UIPD reinforces commitment to stop drunken driving

The University of Illinois Police Department in the past couple weeks has spent more time conducting enforcement of driving under the influence violations, and patrol officers will continue to look for motorists who are putting others at risk.

On July 16 alone, University Police officers made three arrests for driving under the influence of alcohol. During those stops, those three drivers provided breath samples indicating blood-alcohol concentrations between 0.10 and 0.16. The legal limit for driving is 0.08.

On July 12, University Police made another arrest when they stopped to assist a driver whose vehicle was stopped on the side of the road with a damaged tire. The officer recognized clues that the driver was impaired, and subsequently learned that he had a blood-alcohol concentration of about 0.16.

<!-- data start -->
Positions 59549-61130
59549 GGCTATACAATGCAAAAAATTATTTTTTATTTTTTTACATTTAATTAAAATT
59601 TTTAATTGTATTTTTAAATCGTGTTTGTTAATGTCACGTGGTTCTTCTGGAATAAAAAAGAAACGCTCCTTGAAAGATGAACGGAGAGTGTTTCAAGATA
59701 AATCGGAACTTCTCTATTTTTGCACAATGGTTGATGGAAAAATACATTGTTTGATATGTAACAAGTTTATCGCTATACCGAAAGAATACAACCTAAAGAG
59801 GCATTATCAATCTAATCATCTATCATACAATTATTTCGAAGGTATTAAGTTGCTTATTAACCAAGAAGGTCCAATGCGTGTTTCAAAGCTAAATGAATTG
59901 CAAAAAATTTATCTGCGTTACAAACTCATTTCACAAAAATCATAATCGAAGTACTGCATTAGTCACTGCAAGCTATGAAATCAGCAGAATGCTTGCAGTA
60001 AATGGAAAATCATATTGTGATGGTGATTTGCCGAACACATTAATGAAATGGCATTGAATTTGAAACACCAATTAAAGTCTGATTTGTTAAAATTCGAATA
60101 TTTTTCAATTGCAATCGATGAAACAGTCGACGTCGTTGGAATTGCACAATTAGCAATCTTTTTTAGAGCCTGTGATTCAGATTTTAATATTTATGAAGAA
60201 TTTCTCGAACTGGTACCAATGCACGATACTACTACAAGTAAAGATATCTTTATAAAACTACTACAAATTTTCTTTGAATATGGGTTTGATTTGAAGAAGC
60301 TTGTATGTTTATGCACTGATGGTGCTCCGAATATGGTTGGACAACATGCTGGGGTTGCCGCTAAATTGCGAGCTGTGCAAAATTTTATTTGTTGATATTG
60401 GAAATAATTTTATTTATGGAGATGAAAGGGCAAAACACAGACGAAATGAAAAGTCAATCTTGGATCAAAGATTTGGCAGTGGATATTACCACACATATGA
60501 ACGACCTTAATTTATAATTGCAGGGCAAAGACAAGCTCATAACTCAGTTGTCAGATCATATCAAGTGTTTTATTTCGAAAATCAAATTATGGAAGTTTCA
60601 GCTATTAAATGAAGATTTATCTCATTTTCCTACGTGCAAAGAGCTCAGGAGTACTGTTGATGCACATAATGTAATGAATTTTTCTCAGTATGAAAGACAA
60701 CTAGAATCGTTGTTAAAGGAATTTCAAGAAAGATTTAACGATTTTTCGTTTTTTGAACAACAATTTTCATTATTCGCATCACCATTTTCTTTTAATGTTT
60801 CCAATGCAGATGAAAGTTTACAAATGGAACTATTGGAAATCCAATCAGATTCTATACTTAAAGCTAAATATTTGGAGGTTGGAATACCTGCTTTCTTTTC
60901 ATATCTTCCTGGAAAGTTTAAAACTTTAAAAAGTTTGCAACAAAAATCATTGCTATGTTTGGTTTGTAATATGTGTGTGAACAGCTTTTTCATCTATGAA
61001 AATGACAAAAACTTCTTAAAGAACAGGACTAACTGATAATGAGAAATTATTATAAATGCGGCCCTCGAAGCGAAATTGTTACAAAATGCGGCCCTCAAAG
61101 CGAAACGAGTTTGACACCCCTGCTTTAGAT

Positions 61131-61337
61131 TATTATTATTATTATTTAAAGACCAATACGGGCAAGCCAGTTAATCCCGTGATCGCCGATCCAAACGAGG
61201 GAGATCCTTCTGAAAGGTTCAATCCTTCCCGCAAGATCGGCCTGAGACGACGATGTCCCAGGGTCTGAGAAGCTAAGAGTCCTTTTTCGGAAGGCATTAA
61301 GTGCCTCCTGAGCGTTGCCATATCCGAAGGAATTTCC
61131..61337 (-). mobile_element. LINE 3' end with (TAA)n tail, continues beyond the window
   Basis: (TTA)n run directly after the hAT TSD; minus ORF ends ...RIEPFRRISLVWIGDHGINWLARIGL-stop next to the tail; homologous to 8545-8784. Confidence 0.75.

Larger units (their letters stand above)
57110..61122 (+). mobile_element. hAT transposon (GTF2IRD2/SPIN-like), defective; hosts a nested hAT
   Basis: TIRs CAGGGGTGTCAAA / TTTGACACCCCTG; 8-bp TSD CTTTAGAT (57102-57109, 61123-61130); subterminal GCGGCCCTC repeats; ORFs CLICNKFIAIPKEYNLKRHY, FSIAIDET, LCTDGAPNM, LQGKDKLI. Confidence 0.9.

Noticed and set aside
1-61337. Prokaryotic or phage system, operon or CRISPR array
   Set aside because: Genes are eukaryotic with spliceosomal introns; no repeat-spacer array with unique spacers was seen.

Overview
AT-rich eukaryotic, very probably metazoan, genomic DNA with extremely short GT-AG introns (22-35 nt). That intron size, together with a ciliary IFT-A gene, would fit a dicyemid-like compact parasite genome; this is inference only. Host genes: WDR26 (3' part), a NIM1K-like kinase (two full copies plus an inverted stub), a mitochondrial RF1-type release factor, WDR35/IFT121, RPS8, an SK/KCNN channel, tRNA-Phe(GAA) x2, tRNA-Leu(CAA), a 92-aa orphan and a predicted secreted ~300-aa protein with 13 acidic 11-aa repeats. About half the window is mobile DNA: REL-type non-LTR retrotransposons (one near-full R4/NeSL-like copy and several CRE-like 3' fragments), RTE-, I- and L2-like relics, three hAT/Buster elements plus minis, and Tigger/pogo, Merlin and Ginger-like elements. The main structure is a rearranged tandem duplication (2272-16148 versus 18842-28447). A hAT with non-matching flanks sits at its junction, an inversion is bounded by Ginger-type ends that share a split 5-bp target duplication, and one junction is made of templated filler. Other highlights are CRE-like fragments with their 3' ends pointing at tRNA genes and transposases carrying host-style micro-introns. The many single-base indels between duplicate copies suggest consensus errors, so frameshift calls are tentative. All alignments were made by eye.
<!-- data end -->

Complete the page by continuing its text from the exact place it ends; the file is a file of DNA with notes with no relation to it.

A particularly serious offense occurred on July 10, when University Police attempted to stop a motorcyclist who was known to have a suspended license and was travelling at least 65 mph in a 25 mph zone on Springfield Avenue. The motorcyclist initially fled from police for about two miles, disregarding several stop signs and red lights along the way, and almost causing a collision at a major intersection.

He was later stopped and provided a preliminary breath sample indicating a blood-alcohol concentration of 0.256, more than three times the legal limit. The motorcyclist was arrested and charged with aggravated driving under the influence of alcohol and aggravated fleeing from police.

“Every vehicle driven by an impaired driver is like a bullet already fired from a gun,” said University Police Sgt. Ryan Snow, a certified drug recognition expert who is specially trained to identify impaired drivers. “We have to stop it, or else someone has a high likelihood of getting hurt very seriously.”

University Police have made 14 arrests for driving under the influence of alcohol in 2022.  

University patrol officers will continue to emphasize enforcement of driving under the influence as part of their routine duties.